CHAMPAIGN, Ill. (WCIA) — The elimination of cash bail under the SAFE-T Act on Jan. 1 could render the services of a countywide non-profit obsolete.

The Champaign County Bailout Coalition was founded around the belief that no one should await their day in court from a jail cell just because they can’t afford to post bond. The non-profit has spent nearly $200,000 in donations to offset the cost of bail for more than 155 people since starting up in 2019.

E, a volunteer since 2019, will likely be around to see the Bailout Coalition’s final days.

“That’s like, what we would hope for in an ideal world,” she said when asked to confirm the non-profit would fall into disuse in the new year.

The plan is to disperse remaining donation funds to “like-minded organizations,” E said, to help people who have served their prison sentences more easily jump over the hurdles that come with re-entering society years later.

Champaign non-profit FirstFollowers could be considered one of those non-profits with a similar mission.

FirstFollowers leadership, like the director of advocacy and outreach James Kilgore, have been in the shoes of those they set out to help.

Breaking re-entry barriers can include a host of help, including assistance in finding housing or jobs, and even getting an ID.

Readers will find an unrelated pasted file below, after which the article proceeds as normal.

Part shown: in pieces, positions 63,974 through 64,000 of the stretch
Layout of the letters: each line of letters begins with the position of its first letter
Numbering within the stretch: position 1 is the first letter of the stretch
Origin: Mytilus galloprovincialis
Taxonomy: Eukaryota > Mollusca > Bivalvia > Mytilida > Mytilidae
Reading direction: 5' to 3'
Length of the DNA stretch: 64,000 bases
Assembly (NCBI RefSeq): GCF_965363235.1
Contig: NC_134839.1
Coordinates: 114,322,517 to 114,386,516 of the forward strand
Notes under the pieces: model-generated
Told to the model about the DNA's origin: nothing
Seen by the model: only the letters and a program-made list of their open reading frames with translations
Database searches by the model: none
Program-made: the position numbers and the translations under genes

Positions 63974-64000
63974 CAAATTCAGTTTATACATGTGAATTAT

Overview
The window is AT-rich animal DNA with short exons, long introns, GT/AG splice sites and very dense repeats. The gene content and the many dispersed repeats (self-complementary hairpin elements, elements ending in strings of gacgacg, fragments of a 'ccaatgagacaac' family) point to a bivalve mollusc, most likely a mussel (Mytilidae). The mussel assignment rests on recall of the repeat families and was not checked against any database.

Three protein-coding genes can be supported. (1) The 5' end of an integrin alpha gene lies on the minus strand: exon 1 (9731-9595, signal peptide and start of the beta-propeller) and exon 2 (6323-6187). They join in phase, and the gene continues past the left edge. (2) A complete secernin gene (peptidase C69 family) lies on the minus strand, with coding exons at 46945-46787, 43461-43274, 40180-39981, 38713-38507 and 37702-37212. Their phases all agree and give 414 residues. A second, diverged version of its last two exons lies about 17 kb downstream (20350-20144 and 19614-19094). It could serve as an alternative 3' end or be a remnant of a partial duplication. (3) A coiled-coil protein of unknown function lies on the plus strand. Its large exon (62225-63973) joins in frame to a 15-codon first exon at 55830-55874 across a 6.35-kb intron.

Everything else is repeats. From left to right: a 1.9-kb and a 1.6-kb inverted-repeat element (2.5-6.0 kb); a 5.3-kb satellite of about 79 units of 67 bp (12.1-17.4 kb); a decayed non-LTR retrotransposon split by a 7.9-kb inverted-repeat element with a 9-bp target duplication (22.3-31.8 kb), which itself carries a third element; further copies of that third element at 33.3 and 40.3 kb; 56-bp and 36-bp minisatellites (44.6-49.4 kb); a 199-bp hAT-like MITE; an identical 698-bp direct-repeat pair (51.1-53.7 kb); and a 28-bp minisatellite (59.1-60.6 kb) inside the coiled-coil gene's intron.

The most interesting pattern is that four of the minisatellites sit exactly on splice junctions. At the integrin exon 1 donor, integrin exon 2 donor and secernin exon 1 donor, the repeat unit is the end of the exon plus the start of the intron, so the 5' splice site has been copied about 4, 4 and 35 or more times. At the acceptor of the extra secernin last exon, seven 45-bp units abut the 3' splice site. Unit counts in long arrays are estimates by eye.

“Most of us, we’ve been through the courts the prison system, etc, etc. so we’ve got some idea of some of the challenges that poses for people, some of the chaos it engenders in their life,” Kilgore said.

He’s been an outspoken proponent of the SAFE-T act.

“It’s putting in place the assumption that people are innocent until proven guilty. And we’ve been operating for too many years under the assumption that someone is guilty,” he added.

“The presumption is that when someone is cited by the police or they’re arrested, they will be detained until they pay a cash bond to get them released.”

“The people who are most likely to be arrested are disproportionately from low-income households,” Kilgore continued. “And in Champaign, and in most cities in Illinois, disproportionately Black. That’s who our clientele is, and so we see this as giving our clientele an opportunity to get some kind of justice and also, to avoid the reality that a single arrest can disrupt their entire life.”

“I’m going to share statistics that are completely unsurprising,” E said, echoing Kilgore’s sentiment. “The population of Champaign County jails is 56% Black people and Black people are only 14% of the population of Champaign County, whereas 37% of the jails are white people and 66% of Champaign County is white. So, like we know what’s happening here and it needs to change.”

Both organizations are hoping to see the end to cash bail benefit people currently sitting in jail, rather than limiting it to those charged on or after Jan. 1.